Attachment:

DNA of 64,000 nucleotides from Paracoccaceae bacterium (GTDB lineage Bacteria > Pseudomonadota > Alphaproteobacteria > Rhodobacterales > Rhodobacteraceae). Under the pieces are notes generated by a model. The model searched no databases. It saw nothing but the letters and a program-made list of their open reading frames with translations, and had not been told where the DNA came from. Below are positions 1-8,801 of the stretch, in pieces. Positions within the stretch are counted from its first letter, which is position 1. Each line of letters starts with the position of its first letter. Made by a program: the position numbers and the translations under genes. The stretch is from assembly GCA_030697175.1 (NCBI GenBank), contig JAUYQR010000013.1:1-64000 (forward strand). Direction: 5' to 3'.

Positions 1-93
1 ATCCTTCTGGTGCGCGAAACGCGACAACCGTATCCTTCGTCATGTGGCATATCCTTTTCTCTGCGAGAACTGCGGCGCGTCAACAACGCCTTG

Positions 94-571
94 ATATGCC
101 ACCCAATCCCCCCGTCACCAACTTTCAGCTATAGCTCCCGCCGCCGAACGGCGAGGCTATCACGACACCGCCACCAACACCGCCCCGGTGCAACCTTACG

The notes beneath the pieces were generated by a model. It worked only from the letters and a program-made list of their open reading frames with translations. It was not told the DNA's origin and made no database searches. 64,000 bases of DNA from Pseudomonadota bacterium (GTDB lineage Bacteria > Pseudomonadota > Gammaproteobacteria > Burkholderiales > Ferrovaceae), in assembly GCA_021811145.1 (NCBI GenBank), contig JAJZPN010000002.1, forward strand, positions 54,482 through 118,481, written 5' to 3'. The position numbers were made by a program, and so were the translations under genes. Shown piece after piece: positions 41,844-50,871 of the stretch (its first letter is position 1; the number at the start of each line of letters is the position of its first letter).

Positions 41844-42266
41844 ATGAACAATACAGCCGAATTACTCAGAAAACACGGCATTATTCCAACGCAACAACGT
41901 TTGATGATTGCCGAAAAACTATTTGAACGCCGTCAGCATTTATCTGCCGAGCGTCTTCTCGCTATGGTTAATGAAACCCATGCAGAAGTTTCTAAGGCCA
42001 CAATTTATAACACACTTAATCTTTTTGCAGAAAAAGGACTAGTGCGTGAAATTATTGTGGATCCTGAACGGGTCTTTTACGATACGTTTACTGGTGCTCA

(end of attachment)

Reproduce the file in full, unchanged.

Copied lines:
DNA of 64,000 nucleotides from Paracoccaceae bacterium (GTDB lineage Bacteria > Pseudomonadota > Alphaproteobacteria > Rhodobacterales > Rhodobacteraceae). Under the pieces are notes generated by a model. The model searched no databases. It saw nothing but the letters and a program-made list of their open reading frames with translations, and had not been told where the DNA came from. Below are positions 1-8,801 of the stretch, in pieces. Positions within the stretch are counted from its first letter, which is position 1. Each line of letters starts with the position of its first letter. Made by a program: the position numbers and the translations under genes. The stretch is from assembly GCA_030697175.1 (NCBI GenBank), contig JAUYQR010000013.1:1-64000 (forward strand). Direction: 5' to 3'.

Positions 1-93
1 ATCCTTCTGGTGCGCGAAACGCGACAACCGTATCCTTCGTCATGTGGCATATCCTTTTCTCTGCGAGAACTGCGGCGCGTCAACAACGCCTTG

Positions 94-571
94 ATATGCC
101 ACCCAATCCCCCCGTCACCAACTTTCAGCTATAGCTCCCGCCGCCGAACGGCGAGGCTATCACGACACCGCCACCAACACCGCCCCGGTGCAACCTTACG

The notes beneath the pieces were generated by a model. It worked only from the letters and a program-made list of their open reading frames with translations. It was not told the DNA's origin and made no database searches. 64,000 bases of DNA from Pseudomonadota bacterium (GTDB lineage Bacteria > Pseudomonadota > Gammaproteobacteria > Burkholderiales > Ferrovaceae), in assembly GCA_021811145.1 (NCBI GenBank), contig JAJZPN010000002.1, forward strand, positions 54,482 through 118,481, written 5' to 3'. The position numbers were made by a program, and so were the translations under genes. Shown piece after piece: positions 41,844-50,871 of the stretch (its first letter is position 1; the number at the start of each line of letters is the position of its first letter).

Positions 41844-42266
41844 ATGAACAATACAGCCGAATTACTCAGAAAACACGGCATTATTCCAACGCAACAACGT
41901 TTGATGATTGCCGAAAAACTATTTGAACGCCGTCAGCATTTATCTGCCGAGCGTCTTCTCGCTATGGTTAATGAAACCCATGCAGAAGTTTCTAAGGCCA
42001 CAATTTATAACACACTTAATCTTTTTGCAGAAAAAGGACTAGTGCGTGAAATTATTGTGGATCCTGAACGGGTCTTTTACGATACGTTTACTGGTGCTCA